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Marketing at the Super Bowl 50 – go hard or go home

The sporting event offers advertisers a huge platform, but without serious commitment, marketers are better spending their budget elsewhere

As the Super Bowl 50 approaches, marketers should be wary of pouring their time and energy into half-hearted real-time marketing attempts to hijack the day, because just like on the pitch itself, it’s a case of go hard or go home.

The 2015 Super Bowl had an average domestic audience of 114.4 million people (expanding to 160 million globally), making it the most-watched broadcast in the history of US television, with 118.5 million tuning in for the Pepsi-sponsored half-time show starring Katy Perry. The event certainly gets people talking, with more than 28.4m tweets sent and more than 65 million people posting, commenting or at least liking something about the 2015 game on Facebook. Viewership numbers are impressive, but to give it some context, the Fifa World Cup final in 2014 attracted over a billion viewers and, in this world of multi-channel television, only a 47.5% share of US TV ratings.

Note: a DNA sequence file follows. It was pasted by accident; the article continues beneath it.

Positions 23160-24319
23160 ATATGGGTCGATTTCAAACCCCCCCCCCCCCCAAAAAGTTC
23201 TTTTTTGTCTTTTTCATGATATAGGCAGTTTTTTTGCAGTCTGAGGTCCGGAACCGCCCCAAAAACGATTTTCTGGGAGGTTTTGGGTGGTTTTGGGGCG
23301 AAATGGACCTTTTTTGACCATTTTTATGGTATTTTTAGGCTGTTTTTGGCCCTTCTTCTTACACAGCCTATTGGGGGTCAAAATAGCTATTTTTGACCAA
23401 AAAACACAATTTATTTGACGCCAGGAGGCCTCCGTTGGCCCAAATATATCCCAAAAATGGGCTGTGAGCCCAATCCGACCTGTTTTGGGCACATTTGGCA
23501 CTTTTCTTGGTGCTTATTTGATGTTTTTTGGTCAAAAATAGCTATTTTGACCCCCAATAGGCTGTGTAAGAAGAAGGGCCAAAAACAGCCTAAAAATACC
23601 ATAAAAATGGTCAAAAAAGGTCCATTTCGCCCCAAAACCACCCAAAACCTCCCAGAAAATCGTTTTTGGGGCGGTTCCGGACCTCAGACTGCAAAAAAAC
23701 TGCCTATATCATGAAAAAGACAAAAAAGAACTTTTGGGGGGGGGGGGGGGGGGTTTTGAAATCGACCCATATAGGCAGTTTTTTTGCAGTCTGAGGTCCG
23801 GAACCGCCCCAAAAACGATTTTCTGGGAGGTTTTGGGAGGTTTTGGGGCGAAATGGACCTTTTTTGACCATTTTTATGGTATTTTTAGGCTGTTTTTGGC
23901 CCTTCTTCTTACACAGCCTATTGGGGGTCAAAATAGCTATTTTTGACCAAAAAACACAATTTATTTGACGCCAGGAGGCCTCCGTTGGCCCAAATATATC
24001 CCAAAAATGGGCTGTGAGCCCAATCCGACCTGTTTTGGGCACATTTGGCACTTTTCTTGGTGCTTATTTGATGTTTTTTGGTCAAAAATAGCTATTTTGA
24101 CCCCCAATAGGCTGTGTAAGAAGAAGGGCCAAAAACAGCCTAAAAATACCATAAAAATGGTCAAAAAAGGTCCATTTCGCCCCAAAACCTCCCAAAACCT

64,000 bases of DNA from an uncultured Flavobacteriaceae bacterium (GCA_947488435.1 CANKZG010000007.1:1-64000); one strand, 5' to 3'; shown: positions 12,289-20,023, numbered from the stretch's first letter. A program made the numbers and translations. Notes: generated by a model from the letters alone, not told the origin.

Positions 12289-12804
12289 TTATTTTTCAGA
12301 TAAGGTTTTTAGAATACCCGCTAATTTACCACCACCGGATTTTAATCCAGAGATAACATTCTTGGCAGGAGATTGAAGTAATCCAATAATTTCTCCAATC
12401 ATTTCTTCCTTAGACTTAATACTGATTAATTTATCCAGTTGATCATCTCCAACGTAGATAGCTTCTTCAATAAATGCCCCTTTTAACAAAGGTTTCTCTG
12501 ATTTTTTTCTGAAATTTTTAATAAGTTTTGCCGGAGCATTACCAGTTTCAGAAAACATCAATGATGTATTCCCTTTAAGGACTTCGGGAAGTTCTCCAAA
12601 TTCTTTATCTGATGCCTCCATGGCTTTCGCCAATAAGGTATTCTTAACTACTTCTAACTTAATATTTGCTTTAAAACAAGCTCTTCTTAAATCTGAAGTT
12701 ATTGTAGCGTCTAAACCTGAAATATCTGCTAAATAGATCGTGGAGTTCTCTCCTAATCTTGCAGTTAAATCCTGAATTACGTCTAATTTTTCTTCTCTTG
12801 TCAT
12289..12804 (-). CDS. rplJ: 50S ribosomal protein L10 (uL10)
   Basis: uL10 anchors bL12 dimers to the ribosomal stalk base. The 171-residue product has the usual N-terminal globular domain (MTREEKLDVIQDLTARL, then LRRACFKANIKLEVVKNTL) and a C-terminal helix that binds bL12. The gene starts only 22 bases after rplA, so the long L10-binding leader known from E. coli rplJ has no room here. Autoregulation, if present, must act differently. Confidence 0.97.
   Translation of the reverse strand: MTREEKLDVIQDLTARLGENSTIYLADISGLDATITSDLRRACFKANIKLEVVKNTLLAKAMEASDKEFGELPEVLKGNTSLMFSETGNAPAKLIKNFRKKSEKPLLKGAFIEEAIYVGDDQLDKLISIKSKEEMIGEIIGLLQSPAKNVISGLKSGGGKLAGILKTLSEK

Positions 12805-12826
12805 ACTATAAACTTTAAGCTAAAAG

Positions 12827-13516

Related: Five things great brands will do differently on social media in 2016

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